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Further apologies to the contest winners, I realize it’s been awhile between updates, just please be patient. You WILL get your rewards, I’m still in a bind trying to find enough freelance to make up the difference left over from my part time job, and unfortunately staying out of debt takes precedence.
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First of all, I want to thank the remaining 2 contest winners for their patience in me getting them their prizes. This month has been insane.
The good news: I am employed! For those that didn’t know, I have for the past year made a living as a freelance 2D artist, however the going has been tough and I’ve constantly been looking for work in the meantime. I’m the Lead Artist at To Mars games, a small startup based near where I live. They’re in the process of finishing up their first major title, which I will be working on. It’s called Ant City, and you can check it out here! I’ll be totally redesigning the User Interface basically, as what is currently there is little more than placeholder art.
The bad news: Unfortunately, this past month has been incredibly taxing on me financially. Freelance has not come in as steadily as I’d like, and my job will only be part time to begin with. It’s been less than fun in that regard. Hopefully that all changes sooner rather than later, so fingers crossed.
I will update you guys this weekend on when I hope to get the contest winners their rewards! Hope everyone is doing fine, thanks for your patience!
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ringside101 asked: Everything alright? You haven't posted in a while. o_o;;
Ack, sorry everyone, I know I’m REALLY behind on a lot of stuff right now, I’m in the process of (hopefully) getting a job. I will try to get you guys some info on the contest winners shortly!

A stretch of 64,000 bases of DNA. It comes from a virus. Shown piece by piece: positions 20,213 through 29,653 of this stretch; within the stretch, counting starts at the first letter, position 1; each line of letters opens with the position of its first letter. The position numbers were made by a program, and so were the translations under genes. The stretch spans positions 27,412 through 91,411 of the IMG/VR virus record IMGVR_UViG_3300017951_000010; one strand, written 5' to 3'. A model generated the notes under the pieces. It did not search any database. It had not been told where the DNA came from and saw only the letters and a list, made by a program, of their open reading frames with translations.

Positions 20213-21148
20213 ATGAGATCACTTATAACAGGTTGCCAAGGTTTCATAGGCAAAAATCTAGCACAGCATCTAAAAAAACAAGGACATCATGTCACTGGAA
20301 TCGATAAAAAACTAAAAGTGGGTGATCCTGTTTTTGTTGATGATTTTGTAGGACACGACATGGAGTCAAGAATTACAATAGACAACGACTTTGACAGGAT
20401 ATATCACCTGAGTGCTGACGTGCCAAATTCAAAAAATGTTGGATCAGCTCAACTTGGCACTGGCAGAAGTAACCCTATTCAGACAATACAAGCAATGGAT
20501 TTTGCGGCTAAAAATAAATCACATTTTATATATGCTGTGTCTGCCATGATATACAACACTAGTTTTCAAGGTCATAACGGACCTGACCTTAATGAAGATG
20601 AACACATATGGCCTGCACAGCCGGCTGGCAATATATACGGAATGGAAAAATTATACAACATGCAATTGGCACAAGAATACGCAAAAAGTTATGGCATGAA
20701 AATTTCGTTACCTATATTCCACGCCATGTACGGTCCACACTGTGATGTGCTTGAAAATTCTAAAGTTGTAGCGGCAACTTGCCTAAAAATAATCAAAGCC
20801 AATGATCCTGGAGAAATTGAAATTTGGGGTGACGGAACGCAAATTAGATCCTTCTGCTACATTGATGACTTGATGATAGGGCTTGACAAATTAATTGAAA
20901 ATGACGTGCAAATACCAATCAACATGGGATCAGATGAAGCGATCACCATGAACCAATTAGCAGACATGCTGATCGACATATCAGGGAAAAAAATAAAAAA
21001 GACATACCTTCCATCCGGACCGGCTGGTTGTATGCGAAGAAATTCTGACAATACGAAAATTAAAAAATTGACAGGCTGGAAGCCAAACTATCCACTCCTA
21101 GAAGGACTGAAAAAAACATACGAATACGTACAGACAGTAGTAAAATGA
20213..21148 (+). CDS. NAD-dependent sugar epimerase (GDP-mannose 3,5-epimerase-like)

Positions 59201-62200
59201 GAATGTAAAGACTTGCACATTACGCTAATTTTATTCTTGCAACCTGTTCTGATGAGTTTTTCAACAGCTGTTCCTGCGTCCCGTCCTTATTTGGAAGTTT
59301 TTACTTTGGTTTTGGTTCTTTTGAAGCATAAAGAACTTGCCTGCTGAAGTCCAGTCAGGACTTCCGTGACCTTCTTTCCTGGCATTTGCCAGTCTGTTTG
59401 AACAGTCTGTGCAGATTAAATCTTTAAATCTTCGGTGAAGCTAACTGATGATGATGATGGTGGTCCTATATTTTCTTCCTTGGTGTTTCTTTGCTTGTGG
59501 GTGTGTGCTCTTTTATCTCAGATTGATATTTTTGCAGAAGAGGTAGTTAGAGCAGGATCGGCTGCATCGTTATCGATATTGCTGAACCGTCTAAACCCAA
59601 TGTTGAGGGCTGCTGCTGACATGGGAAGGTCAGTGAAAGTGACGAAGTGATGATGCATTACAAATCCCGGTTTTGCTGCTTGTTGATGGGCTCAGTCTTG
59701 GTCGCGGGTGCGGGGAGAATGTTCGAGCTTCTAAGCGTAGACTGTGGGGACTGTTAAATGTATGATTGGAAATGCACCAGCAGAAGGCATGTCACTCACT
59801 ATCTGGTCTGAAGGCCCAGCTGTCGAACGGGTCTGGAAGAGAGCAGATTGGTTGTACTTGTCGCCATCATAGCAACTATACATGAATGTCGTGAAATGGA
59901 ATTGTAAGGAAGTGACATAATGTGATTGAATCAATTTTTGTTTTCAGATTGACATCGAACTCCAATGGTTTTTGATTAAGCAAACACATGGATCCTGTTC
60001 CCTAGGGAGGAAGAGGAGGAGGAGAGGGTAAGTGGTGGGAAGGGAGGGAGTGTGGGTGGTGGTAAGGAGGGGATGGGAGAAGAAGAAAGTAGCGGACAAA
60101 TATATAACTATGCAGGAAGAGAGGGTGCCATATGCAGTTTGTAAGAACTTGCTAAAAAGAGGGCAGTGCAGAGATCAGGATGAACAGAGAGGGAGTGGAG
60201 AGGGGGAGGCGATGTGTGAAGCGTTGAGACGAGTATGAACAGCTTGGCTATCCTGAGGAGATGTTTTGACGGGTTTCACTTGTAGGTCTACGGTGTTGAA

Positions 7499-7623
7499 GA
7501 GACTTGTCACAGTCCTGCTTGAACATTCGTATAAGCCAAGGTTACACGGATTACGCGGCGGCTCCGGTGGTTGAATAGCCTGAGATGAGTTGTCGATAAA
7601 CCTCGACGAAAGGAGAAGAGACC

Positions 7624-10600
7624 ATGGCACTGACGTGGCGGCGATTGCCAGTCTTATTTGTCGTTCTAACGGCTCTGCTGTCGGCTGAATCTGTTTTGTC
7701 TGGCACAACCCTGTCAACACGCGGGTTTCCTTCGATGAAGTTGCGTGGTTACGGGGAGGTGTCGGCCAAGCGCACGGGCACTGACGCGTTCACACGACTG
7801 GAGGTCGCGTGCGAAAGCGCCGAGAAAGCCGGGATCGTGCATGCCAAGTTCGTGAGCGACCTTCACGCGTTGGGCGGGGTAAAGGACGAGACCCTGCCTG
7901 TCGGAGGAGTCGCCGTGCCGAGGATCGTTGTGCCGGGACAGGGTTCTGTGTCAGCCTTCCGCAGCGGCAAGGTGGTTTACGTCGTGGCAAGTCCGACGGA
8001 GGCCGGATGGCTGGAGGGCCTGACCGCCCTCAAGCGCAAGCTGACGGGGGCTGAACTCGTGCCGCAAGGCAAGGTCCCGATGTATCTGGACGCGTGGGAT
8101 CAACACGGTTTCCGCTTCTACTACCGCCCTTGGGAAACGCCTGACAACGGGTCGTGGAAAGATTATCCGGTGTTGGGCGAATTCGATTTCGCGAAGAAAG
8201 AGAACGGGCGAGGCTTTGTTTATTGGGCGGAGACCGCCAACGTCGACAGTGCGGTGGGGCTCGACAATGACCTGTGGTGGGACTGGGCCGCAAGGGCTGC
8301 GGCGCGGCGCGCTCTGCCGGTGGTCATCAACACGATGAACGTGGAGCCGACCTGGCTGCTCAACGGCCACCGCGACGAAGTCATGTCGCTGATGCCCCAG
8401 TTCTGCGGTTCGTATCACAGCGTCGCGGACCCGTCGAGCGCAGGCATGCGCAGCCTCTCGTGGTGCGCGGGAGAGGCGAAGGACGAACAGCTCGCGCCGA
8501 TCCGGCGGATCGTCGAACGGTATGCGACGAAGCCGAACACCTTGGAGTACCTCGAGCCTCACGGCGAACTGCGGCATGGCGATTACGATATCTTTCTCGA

Sorry guys! Personal issues are going to keep me from livestreaming the winner’s game development, its nothing terrible, but I simply can’t do it today.
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LOOKIT THE MAGIC WE’RE MAKING IN THIS STREAM.
Get in here already!
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Get ready folks! It’ll be in the next hour or so once I’ve had lunch!
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Here’s some older art I did for a project I was never fully paid for!
Let that be a lesson kids, freelance isn’t always fun. Sure, you get to pick your projects and have less rules than a full time job, but when push comes to shove, getting a client to pay you who is just a reprehensible human being to begin with is hard work and probably not worth your time in the end!
You take the good with the bad.
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My last post on game design was about why I think diablo clones like torchlight are dumb games. I used Monster Hunter as an example of how to make loot meaningful in a game, as well as the ways to procure it. Well, I also purchased Recettear during the Steam Sale, mainly because it’s something I’ve been meaning to purchase for forever because I REALLY loved the concept. Short version: It did not disappoint.
For those that don’t know, Recettear, apart from having an obtuse name that is kinda sorta supposed to be a pun, is a game where you play the owner of an item shop in a traditional JRPG town. If that sounds like an exciting flipside of what you normally play, then you are 100% correct!
You play Recette, a young girl who’s father has disappeared, leaving her with a massive amount of debt to pay back in his name. Tear, a fairy and the person in charge of reclaiming said debt, helps you open and run an item shop to repay your fathers loans. The game is mostly about stocking shelves, haggling over prices with customers, and identifying customers buying patterns.